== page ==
Build for Efficiency

Speaking of efficiency, it’s a good idea to build it into your restaurant, literally. You may need to pull in some experts here, but if you can pull it off, you’ll make working life for your employees much easier. Design your kitchen layout to promote smooth, efficient operations, with clearly defined areas for different tasks. You want to avoid people having to cross paths as much as possible. Similarly, try to arrange the front of the house to flow smoothly. This can help minimize collisions and the need to stop the flow of work to wait for a path to clear.

Hire Smart

Before you open your doors, you’ll need to hire your crew. Deciding who to hire and what position a person should fill can make or break your restaurant. Know what you want in a chef, your general manager, shift leads, and anyone else in leadership positions or positions of responsibility. The quality of your back of house staff will have a strong impact on the quality of the food your guests receive. Your front of house staff will have a similar impact on the overall experience your guests have. Choose your staff wisely from the start. Continue to do so after you open as well.

Controlling Costs

In order to make a profit off of your restaurant, your management staff will need to successfully control costs. Some costs, such as the rent for your site of operations and utilities aren’t ones that can really be controlled for. Labor and food costs, on the other hand, are much easier to control. Having excess staff on hand or wasting food will drive up these costs, and steps should be taken to correct either occurrence. As the owner, you should understand what a reasonable goal is for each of these areas and clearly communicate your expectations with your management staff. Be prepared to be flexible, especially at the beginning, as finding the right level of staffing and training staff to minimize food waste will take time.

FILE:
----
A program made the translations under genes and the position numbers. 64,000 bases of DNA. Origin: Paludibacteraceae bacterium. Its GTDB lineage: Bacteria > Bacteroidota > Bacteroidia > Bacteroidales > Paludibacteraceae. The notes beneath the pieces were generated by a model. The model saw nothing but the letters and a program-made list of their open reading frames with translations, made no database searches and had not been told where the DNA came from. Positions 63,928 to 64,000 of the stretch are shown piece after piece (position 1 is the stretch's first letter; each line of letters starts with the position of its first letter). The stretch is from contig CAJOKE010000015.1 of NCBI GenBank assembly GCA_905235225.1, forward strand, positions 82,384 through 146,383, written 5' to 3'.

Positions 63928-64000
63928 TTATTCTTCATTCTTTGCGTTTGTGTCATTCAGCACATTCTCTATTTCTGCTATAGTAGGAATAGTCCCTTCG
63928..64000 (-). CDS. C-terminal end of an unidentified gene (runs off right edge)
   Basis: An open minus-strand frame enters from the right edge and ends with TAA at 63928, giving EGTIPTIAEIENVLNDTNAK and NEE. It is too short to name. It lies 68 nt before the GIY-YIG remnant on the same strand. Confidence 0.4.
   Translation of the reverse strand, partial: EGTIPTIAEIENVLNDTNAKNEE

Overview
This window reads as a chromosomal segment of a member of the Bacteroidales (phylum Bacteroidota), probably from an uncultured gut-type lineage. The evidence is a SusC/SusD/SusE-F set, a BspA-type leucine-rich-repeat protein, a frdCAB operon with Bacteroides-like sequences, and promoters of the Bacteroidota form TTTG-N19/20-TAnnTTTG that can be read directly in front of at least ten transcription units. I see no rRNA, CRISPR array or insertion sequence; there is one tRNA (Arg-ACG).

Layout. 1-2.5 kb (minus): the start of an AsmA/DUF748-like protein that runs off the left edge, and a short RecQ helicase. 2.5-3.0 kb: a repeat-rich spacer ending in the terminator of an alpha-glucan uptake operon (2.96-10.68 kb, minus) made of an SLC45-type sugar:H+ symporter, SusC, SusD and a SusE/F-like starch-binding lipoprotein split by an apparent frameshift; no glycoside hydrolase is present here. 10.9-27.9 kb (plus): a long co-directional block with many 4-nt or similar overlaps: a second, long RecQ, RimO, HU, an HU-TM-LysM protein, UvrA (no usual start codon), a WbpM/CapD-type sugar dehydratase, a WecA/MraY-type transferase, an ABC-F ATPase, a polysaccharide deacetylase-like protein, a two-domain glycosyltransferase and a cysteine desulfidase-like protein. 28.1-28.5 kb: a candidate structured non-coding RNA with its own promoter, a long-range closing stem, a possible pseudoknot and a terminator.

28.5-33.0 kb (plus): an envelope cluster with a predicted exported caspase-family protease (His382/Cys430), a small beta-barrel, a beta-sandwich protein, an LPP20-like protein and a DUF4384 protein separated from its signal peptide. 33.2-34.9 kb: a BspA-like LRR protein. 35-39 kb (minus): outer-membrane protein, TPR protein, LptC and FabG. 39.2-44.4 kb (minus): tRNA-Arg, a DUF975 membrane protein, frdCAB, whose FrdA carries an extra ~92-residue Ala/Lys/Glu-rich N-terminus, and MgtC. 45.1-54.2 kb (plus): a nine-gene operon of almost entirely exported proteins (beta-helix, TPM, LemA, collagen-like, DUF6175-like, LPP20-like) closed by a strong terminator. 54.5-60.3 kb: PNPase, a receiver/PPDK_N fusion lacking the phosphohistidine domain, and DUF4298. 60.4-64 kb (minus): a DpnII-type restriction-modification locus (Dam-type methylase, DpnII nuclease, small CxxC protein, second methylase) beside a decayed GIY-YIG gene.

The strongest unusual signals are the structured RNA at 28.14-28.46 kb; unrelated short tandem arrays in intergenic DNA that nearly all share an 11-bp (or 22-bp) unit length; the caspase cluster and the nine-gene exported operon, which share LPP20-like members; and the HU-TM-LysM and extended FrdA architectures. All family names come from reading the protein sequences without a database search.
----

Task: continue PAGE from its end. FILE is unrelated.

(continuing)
Protecting Quality

Maintaining the quality of your food and service is critical to the success of your restaurant. It’s imperative that your chef chooses the correct quantity and quality of ingredients. All staff should utilize a first-in, first-out system. Such a system helps utilize ingredients before they need to be thrown out. If ingredients do need to be thrown out, keep track of what and how much so adjustments can be made to orders in the future. Don’t forget to protect the quality of the customer experience as well. Train employees to deliver exceptional service and provide both correction and positive feedback as appropriate.

The food industry, while subject to the necessity to adapt to circumstances, will likely always be around. That doesn’t mean success is guaranteed, of course. You’ll need to set your restaurant up to succeed and run it properly. If you get it right, you should find yourself doing well. After all, everyone needs to eat.